When I was a very small child, we lived in a lonely part of New Mexico next to U.S. 40 and the railroad. The fading echo of the train whistle at night would bring me to a threshold of wonder, anticipation . . . looking up at the night sky filled with innumerable stars on a clear night. I had no doubt that the universe was vast and unknowable. I felt simultaneously very small and yet very much a part of the vastness.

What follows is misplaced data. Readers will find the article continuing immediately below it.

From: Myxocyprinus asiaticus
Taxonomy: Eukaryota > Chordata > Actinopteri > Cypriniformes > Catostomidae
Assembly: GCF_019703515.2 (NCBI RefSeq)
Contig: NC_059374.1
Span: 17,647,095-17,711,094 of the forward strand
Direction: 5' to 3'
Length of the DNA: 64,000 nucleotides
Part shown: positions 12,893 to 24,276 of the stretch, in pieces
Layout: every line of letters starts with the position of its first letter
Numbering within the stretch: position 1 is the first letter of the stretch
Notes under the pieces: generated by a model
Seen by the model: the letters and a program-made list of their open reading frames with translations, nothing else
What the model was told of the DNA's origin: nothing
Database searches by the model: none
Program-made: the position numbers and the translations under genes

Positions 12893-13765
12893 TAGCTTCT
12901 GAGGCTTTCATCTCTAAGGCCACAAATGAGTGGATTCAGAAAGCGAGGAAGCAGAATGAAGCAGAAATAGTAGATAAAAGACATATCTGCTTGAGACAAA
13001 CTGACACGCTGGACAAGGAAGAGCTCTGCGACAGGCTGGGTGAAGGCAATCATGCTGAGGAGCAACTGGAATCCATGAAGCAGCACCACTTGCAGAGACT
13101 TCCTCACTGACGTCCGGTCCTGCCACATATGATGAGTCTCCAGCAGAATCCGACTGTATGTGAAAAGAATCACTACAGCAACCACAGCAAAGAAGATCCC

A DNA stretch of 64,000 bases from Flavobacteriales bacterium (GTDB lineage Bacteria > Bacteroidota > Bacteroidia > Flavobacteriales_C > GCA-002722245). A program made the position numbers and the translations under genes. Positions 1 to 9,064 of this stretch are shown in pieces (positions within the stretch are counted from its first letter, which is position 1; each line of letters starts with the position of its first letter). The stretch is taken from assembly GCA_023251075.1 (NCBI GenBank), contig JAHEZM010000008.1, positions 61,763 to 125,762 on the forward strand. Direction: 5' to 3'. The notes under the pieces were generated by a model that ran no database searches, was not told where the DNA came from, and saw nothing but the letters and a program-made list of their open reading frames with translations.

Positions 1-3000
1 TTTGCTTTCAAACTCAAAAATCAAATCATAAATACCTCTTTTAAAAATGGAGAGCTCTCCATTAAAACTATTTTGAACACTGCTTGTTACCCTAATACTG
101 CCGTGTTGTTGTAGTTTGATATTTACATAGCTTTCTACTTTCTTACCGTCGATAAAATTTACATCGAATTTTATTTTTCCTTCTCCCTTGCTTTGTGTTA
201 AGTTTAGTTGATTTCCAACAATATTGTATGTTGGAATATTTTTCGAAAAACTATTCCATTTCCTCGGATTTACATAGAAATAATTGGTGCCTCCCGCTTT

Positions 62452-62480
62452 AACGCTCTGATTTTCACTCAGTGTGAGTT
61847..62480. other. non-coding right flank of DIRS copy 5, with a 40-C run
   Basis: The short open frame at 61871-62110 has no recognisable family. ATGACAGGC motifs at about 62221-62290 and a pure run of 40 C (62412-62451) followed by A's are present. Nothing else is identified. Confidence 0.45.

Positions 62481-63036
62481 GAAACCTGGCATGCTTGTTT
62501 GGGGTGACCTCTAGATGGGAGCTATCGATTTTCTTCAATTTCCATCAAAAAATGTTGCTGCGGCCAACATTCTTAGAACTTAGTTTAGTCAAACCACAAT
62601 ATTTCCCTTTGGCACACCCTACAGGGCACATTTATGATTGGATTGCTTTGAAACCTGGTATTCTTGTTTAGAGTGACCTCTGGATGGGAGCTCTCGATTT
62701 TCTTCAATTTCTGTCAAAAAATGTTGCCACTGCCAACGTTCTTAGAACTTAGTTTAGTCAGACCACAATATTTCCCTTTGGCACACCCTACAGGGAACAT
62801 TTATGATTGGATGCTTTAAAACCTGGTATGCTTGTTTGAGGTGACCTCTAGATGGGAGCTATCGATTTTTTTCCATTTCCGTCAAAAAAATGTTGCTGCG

Speaking from the biology of the human body, anger is an emotion. It is a natural emotion and can be extremely useful because it can energize the body, preparing it for some great effort such as fight, flight, standing up to a bully or cleaning the kitchen. But the damage is done when we do not allow this natural energy to express through bodily action. Instead we suppress it or make up damaging stories about what it "means" to be angry. It takes equal energy to suppress anger. We sometimes show this by freezing, having tight muscles, being stiff and unyielding in our movements. This is much harder on the body than shaking off the anger, stomping our feet or taking a brisk walk or sweeping the sidewalk with great vigor. Think - "what you resist persists." We resist anger because we are told that it is bad to be angry. We would be much better served to acknowledge the anger and use it as a gift of energy that we can then direct in some useful manner.